To Kill a Mockingbird Turns 50


I read Harper Lee’s To Kill a Mockingbird in tenth grade and remember Scout, Atticus, and Boo to this day. The classic novel about racial inequality, coming of age, and gender roles celebrates its 50th anniversary on July 11. If you haven’t read Mockingbird yet, do it (full text in PDF here). Then watch the black-and-white film adaptation starring Gregory Peck. And please, in that order. If my word isn’t enough, take it from everybody else.

The novel gained instant and lasting success: 41 weeks on bestseller lists, a Pulitzer, adaption into a box-office-hit film that won three Oscars, etc. Unfortunately, Mockingbird was Lee’s only novel, and she has since avoided any publicity from it since 1964. Maybe she learned from J.D. Salinger.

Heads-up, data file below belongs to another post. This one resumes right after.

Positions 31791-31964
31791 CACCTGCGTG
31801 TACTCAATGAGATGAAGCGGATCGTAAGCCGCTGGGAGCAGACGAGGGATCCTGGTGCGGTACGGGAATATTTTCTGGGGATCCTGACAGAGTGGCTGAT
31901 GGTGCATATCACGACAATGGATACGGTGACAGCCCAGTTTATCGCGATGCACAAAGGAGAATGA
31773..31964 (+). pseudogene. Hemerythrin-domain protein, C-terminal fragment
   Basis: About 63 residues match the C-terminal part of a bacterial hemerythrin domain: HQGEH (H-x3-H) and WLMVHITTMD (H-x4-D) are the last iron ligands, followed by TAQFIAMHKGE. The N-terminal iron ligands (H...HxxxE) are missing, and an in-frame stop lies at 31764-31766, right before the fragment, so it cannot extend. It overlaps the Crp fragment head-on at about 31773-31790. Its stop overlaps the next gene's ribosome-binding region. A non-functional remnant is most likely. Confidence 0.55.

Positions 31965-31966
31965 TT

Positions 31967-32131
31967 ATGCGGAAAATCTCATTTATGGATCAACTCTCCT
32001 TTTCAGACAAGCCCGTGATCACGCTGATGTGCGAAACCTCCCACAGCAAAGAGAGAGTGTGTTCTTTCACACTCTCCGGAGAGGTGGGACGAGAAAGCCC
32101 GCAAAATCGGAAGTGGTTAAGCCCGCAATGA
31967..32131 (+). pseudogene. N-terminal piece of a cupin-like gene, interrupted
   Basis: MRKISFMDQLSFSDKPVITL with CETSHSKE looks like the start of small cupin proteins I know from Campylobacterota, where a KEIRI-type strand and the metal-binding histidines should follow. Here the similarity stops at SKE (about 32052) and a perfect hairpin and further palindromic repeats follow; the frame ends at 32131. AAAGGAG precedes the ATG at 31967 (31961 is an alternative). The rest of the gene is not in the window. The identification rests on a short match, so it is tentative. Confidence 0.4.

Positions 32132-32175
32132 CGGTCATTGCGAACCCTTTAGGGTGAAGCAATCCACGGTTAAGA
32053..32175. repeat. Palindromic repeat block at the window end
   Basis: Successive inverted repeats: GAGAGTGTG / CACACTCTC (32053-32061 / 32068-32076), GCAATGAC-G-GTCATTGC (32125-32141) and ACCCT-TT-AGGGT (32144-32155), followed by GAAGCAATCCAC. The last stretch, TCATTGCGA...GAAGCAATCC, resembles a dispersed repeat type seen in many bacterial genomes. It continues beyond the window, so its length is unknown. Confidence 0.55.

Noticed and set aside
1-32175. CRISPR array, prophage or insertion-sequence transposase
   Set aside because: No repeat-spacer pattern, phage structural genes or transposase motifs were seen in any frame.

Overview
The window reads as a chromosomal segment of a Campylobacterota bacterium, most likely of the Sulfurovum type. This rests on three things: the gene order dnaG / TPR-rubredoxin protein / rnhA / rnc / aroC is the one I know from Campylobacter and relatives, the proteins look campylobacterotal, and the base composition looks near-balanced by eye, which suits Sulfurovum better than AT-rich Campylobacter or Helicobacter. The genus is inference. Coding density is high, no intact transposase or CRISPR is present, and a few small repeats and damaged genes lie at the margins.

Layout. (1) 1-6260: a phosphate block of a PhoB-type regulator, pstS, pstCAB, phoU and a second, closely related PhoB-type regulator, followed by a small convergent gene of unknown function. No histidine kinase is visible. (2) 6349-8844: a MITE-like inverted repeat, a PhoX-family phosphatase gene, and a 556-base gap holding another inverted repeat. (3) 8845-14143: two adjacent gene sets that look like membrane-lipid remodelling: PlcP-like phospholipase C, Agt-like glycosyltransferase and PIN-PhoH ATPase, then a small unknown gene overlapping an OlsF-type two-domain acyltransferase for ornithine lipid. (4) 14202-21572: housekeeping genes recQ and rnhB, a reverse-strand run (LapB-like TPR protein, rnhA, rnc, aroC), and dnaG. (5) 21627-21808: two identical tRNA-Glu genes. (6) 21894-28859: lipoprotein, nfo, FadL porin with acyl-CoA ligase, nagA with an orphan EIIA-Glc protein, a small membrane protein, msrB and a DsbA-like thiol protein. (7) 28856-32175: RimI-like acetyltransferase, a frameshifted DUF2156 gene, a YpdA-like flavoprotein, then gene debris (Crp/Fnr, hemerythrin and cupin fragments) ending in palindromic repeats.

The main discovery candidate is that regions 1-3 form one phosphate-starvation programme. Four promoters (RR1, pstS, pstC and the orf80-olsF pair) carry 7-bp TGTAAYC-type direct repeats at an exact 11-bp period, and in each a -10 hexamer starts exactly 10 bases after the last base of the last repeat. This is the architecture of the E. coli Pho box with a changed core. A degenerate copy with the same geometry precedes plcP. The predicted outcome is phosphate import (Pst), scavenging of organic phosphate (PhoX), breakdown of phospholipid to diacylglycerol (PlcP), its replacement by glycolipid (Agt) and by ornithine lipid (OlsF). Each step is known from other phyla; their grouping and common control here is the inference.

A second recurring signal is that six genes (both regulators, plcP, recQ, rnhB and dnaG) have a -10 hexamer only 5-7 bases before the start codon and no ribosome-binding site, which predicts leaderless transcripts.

Many readers view Atticus as the model of probity for standing up to Jim Crow South and defending Tom Robinson in court as his attorney and from the lynch mob as his personal bodyguard. Last year, the New Yorker‘s Malcolm Gladwell, always the contrarian, criticized Atticus for accommodating racism and not having any moral outrage. You can read it here.